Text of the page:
Leave a Comment
Mel Gibson's Hacksaw Ridge tells a story that's worth telling. That's important to emphasize, because the way that Gibson and his collaborators tell their story -- specifically screenwriters Andrew Knight and Robert Schenkkan -- isn't always worthy.
The vehicle that relays the heroic account of patriot Desmond Doss (Andrew Garfield) fluctuates between inspirational and cheesy. The film can be shockingly gory in its battle sequences, yet overly schmaltzy in its relationship scenes. It's almost as if two movies are at play in Hacksaw Ridge, and they frequently work against each other. But Gibson finds enough balance, and truly shocks in his battleground combat scenes, resulting in Hacksaw Ridge triumphing over its toughest stretches of on-screen melodrama.
Doss' story earns big-screen treatment because he's a compelling contradiction, a willing recruit in the U.S. Army during World War II whose personal beliefs prevented him from touching a weapon. Any weapon. A conscientious objector, Doss had to fight his own superiors just for the right to enter battle alongside his fellow soldiers as a medic. Then, in the titular battle on a hill overlooking Okinawa, he risked life and limb -- and stood by his anti-weapon principles -- to overcome impossible odds and rescue 75 of his countrymen following a grisly firefight. Doss' actions earned him the Medal of Honor, and a movie in his honor reaching theaters as we speak.
A pacifist's war story? That's right. Mel Gibson, the gun-toting lunatic who anchored the Lethal Weapon series and a trio of Mad Max movies, has changed. This isn't even the same man who brought the battle-scarred Braveheart to the big screen, or who relished in every bloody step of Jesus' crucifixion in The Passion of the Christ (though shades of that film's carnal torture finds its way into Hacksaw Ridge). Instead, Gibson finds his current point of view through the eyes of a man who opposes war, while still feeling compelled to honor country. And it's that contradiction that gives Hacksaw Ridge its transfixing gray areas, where Andrew Garfield plays on the undeterred doggedness he brings to every role. "Please Lord, help me get one more," Doss whispers to himself as he crawls around the battlefield, avoiding the enemy and seeking out injured compatriots. (It's worth noting that religion and faith are in We believe in Doss' spirit because we can see it in Garfield's steadfast attitude and throw-everything-at-me posture.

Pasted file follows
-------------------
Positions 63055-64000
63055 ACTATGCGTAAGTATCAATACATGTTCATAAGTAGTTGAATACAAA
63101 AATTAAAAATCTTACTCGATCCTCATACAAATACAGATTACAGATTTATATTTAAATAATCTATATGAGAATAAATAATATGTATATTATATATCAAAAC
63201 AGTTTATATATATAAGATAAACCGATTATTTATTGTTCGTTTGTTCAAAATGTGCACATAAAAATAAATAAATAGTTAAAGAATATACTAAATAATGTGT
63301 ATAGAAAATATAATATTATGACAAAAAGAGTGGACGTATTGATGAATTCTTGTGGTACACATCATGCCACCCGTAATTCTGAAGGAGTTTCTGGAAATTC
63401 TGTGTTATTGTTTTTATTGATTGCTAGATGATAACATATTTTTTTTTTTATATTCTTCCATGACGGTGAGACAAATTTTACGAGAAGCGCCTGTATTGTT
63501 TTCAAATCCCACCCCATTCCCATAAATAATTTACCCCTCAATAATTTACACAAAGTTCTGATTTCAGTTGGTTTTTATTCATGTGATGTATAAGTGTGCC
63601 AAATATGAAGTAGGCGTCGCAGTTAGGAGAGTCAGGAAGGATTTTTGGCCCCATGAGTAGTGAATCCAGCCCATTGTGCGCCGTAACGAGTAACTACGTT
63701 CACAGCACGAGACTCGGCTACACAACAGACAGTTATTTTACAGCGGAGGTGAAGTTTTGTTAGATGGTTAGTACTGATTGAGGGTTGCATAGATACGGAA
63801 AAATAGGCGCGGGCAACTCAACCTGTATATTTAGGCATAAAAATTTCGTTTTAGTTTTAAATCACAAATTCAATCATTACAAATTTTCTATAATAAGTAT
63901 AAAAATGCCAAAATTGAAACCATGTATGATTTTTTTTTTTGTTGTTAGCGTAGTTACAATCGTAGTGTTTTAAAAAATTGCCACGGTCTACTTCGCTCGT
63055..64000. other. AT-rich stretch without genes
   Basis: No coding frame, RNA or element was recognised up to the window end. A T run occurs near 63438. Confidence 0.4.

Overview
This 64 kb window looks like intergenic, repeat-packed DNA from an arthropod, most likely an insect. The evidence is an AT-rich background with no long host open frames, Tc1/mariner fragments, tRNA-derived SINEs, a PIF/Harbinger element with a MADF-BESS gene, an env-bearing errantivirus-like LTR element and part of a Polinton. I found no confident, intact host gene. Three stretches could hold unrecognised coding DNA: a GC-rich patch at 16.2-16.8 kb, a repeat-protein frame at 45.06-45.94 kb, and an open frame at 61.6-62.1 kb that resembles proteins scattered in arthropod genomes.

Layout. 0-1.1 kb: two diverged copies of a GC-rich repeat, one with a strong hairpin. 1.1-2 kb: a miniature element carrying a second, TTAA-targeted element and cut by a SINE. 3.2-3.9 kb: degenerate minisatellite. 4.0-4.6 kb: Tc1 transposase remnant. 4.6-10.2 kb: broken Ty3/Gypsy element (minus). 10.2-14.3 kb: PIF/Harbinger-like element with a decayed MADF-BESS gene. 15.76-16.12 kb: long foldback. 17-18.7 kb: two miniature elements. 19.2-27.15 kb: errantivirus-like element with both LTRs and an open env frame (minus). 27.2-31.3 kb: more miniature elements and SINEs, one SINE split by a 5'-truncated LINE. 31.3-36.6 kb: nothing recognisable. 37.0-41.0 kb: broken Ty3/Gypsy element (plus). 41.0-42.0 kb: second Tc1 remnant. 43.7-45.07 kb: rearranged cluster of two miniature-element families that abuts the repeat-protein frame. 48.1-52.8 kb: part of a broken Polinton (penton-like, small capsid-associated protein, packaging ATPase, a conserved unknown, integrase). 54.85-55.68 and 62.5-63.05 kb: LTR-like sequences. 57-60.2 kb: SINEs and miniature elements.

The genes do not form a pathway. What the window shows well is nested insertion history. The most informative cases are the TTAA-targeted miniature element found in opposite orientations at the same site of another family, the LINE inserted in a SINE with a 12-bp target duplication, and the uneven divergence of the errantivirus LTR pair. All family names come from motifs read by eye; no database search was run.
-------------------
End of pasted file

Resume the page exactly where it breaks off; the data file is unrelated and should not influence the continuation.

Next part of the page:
The irony of Hacksaw Ridge, however, is that those who pay to see the heroic exploits of a pacifist will be asked to endure some of the most graphic battle scenes ever put to film. And this is where the Mel Gibson of The Passion of the Christ and Braveheart hasn't changed a bit, lingering on the bloody and brutal physical effects of combat and staging wave after wave of accurate war deaths. Hacksaw Ridge can be unpleasantly tough to stomach in parts, and I wondered if Gibson temporarily forgot, or overlooked, his target audience as he wallowed in the blood-soaked terrain of the titular crest.
But Doss' courage on the battlefield shines like a beacon through Gibson's carnage, and you understand, by the time the credits roll, why you endured the director's punishment. As I said at the onset, Hacksaw Ridge tells a story that's worth telling. The first hour lays it on thick, centered on Doss' troubled home life (Hugo Weaving overplays the role of Doss' drunk father), his formulaic boot camp (Vince Vaughn does a mean Full Metal Jacket swing as a drill sergeant), and his pious marriage (to the pretty but shallow Teresa Palmer). But when the war hits, Gibson blows the movie's crippling melodrama to smithereens... but plunges us into the hellish war for a compassionate purpose that makes Hacksaw Ridge worth your time.